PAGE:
We need to keep in mind that no technological innovation will drive economic growth without regulatory and organizational innovation. Currently, the Japanese healthcare market is starting to show an upsurge of new entrants. This is mainly caused by the shift of the governmental perspective on healthcare and the life science industry. While such dynamism will evolve innovation in this sector, the country has to maintain the highest standards of safety, effectiveness, and value for the money spent on new healthcare services and products. Some professionals worry whether new regulations are timed appropriately to ensure accountability. In fact, personal genetic testing companies in Japan, for example, continue to do business without any regulation, such as the Genetic Information Nondiscrimination Act in the United States. This may harm not only patients and their families but also eventually the industry more broadly.
In the life sciences, on the other hand, we are at a good starting point in terms of keeping up with the policy shift and the industry upsurge. Epoch-making reform has been achieved for regenerative medicine, where a new law for safety assurance has been enacted and the pharmaceutical affairs law was revised to maintain the safety and quality of products while accelerating R&D and industrialization.
What other broader policy changes (in practice or in thinking) will be critical to the future success of Japan’s life science sector?
No matter how deregulation may clear the path for innovation, without an overall vision for the role and meaning of healthcare in Japanese society and a blueprint of a system that can fulfill this vision, the life science and healthcare industry cannot thrive. In my opinion, current policies in Japan do not sufficiently take into account the role and meaning of healthcare in the 21st century—of the rapid technology advancements that are shifting healthcare and the demographic changes that are driving it.
The Japanese life science and healthcare industry is undergoing a paradigm shift from treating illnesses with products toward maintaining health through services. We must start viewing health spending as an investment toward social growth instead of considering the health sector as only a cost center for sickness. Recent national policy shifts are certainly moving Japan in this direction, but I don’t think we have gone far enough because the legacy regulations still focus more on maintaining the status quo rather than developing a new system and strategy of healthcare more broadly.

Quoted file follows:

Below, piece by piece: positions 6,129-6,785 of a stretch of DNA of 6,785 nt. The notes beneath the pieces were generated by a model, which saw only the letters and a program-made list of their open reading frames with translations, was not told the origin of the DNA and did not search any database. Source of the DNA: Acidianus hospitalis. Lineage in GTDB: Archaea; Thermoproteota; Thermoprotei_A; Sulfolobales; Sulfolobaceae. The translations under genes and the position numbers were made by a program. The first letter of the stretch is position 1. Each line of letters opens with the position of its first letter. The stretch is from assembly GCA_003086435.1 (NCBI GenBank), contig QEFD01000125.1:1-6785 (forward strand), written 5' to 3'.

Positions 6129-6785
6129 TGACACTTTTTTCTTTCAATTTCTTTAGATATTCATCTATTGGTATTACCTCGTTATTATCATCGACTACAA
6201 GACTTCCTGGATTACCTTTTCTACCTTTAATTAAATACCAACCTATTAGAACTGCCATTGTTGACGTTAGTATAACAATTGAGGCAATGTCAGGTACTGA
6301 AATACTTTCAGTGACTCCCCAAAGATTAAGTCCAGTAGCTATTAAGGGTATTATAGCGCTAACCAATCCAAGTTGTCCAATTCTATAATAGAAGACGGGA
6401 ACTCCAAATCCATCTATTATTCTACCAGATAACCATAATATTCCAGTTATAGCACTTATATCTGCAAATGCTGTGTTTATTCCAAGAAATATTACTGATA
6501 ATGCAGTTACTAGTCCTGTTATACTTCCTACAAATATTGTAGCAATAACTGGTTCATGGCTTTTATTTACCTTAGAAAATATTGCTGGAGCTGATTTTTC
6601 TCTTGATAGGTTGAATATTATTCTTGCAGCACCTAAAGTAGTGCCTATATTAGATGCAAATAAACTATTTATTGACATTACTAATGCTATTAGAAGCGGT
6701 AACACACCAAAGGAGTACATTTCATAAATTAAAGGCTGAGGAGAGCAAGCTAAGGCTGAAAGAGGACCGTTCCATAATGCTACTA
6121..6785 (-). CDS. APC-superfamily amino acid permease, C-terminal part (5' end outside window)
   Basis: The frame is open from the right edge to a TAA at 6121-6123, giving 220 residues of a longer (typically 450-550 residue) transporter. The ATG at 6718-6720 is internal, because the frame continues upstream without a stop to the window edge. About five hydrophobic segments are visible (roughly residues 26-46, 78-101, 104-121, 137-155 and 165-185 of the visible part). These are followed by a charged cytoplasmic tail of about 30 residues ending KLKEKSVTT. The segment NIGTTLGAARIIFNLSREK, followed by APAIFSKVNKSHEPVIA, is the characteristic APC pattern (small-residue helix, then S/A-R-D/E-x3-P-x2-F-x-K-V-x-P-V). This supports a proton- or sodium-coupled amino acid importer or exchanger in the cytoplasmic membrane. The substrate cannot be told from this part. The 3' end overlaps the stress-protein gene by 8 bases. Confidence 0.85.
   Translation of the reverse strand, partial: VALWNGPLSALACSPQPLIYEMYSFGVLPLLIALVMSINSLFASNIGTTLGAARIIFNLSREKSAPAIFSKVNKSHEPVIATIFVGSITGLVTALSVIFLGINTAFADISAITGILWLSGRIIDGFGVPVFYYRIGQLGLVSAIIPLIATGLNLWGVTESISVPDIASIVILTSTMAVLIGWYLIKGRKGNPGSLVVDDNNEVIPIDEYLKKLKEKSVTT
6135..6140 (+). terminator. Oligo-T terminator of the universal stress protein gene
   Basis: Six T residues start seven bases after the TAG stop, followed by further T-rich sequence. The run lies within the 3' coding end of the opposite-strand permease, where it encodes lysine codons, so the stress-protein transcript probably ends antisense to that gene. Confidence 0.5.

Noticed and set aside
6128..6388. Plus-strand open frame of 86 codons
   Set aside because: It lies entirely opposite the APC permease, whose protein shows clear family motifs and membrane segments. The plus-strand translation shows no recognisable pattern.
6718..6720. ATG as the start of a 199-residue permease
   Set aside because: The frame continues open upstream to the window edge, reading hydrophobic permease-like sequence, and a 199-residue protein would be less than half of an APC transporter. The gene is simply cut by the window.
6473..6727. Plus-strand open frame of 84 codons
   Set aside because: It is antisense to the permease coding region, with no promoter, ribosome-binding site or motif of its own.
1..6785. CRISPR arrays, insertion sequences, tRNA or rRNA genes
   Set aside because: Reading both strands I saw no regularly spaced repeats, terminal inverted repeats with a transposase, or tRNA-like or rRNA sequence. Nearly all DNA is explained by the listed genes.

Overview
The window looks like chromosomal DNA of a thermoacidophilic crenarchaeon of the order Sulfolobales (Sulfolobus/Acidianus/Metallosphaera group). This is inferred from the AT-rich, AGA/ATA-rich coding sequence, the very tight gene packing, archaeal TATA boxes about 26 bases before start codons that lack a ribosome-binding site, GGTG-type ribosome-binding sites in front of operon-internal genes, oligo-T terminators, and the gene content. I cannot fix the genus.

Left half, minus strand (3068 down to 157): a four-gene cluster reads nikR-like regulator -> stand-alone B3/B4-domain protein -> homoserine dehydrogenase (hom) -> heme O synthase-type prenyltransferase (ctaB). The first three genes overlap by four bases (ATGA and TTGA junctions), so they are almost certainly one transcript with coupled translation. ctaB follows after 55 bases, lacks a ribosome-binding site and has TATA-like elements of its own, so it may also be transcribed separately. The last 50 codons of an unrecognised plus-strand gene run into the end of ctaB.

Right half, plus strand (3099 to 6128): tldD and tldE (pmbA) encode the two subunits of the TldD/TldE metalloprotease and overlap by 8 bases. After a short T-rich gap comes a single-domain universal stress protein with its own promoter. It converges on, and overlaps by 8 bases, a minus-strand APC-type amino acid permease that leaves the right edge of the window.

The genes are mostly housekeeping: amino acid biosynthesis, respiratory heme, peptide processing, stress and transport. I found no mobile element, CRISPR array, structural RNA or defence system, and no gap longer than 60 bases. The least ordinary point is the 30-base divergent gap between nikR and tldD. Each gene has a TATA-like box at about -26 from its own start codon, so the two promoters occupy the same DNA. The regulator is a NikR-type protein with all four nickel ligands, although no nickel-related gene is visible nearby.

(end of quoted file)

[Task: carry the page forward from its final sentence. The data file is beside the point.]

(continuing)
One piece of good news is that the current minister of health, labor and welfare, Mr. Shiozaki, has initiated a new advisory panel, “Health Care 2035” (of which I am a member), which is tasked with developing a vision and feasible action plans for achieving an accountable and sustainable healthcare future. We will issue the final report this June.
Considering the fact that all healthcare services and products should be subject to global standards for development, manufacturing, and inspection, it is essential for Japan to harmonize its domestic regulations with these global standards. Global regulatory harmonization is a goal shared by many, but the realization and implementation of this vision has been slow. Japan must take a lead in this process in order to continue playing a leadership role in global health innovation.
What does the international community need to understand about the developments you noted above? What do observers often get wrong when interpreting these kinds of shifts in Japan?
Japan has accelerated its efforts to reform the system and regulations and fight against complacency in our legacy system. This is long overdue and there is no guarantee that Japan’s reputation for longevity and comparatively low-priced medical care will continue in the next decade. We are searching for solutions to these challenges with a sense of urgency, reminded that implementation is always key to success and arguably more important than just discussion and planning.
Our major challenges, such as increasing healthcare costs, a rapidly aging population, and stagnant economic growth, are now common to all developed countries; they have just risen to the surface more rapidly in Japan. These challenges, however, are too big for one country to solve. The international community should not only expect to see new visions and models for healthcare emerge from Japan but must learn from other countries as well. There are many examples of successful and failed policies in the world, such as those that focused on short-term healthcare cost reduction without considering long-term health quality, or the over- or under-evaluation of new technologies. We can all benefit from sharing and examining these past successes and failures, and Japan should play a central role in this effort to invent a new way forward that balances health outcomes with concerns about cost.
Sara Itagaki is a Project Associate at NBR and Claire Topal is a Senior Advisor for International Health.